Spectrum reports that Caltech researchers are developing a MEMS robotic device to insert and position electrodes in the brain. The system could enhance the performance of neural prosthetics, which have proved hard to implant accurately. The researchers haven't built the device yet, but they've devised control algorithms to guide the miniature robots to make good neural connections. From the article:
The Caltech team has designed a system that would make the procedure more predictable by attaching a tiny MEMS-based motor to each electrode on a multichannel electrode array and using an algorithm to direct the electrodes to individual neurons.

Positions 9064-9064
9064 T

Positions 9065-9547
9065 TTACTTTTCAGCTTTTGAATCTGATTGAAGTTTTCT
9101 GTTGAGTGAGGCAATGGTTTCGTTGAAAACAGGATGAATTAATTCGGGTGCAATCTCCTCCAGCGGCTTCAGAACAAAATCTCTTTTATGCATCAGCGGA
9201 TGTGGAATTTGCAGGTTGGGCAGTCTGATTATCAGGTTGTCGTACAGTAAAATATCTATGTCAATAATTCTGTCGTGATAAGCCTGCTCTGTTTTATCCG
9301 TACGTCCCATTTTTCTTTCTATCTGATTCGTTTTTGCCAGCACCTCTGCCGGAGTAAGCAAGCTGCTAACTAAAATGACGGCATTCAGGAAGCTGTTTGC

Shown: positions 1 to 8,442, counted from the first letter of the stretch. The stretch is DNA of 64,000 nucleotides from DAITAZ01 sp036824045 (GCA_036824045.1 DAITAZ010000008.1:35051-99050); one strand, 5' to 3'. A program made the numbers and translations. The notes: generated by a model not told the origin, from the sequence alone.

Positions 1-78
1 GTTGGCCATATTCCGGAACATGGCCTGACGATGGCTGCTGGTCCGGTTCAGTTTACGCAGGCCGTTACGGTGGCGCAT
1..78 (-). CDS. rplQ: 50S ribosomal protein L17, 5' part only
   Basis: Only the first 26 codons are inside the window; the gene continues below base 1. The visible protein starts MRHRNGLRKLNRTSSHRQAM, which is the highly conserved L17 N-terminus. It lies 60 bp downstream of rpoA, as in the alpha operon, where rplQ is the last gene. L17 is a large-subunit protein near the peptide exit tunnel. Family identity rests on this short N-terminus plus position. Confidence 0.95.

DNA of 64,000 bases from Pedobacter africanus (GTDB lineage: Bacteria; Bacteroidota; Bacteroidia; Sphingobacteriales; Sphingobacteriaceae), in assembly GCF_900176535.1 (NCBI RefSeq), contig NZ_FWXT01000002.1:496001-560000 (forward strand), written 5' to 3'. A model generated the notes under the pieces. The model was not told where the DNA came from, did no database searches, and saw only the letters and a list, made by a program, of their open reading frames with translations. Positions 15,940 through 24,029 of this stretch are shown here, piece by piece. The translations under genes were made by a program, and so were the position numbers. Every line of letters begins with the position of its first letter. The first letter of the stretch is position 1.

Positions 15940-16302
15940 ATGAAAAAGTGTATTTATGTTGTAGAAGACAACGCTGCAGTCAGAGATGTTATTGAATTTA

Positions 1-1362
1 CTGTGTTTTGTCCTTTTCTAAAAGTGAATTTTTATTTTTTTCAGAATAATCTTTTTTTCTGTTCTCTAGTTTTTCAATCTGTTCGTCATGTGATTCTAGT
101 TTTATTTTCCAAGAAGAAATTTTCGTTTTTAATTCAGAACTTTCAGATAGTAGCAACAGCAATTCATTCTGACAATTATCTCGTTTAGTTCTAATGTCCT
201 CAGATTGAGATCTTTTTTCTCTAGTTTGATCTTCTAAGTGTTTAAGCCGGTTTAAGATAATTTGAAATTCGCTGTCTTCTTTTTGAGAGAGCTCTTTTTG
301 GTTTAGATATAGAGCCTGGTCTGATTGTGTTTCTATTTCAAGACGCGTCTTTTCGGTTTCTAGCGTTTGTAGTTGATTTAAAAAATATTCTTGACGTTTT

As the electrodes are driven into the tissue, the software starts taking sample recordings to detect spikes of electrical activity at the electrode tip. When the software detects spikes, it moves forward in small increments and tracks how the signals change. After determining whether the signal has improved or gotten worse, the algorithm moves the electrode to a new position and does more recording and comparing, driving the electrode in further if necessary until it finds the best signal. If the signal wanes, the algorithm will automatically adjust the electrode position to improve the signal.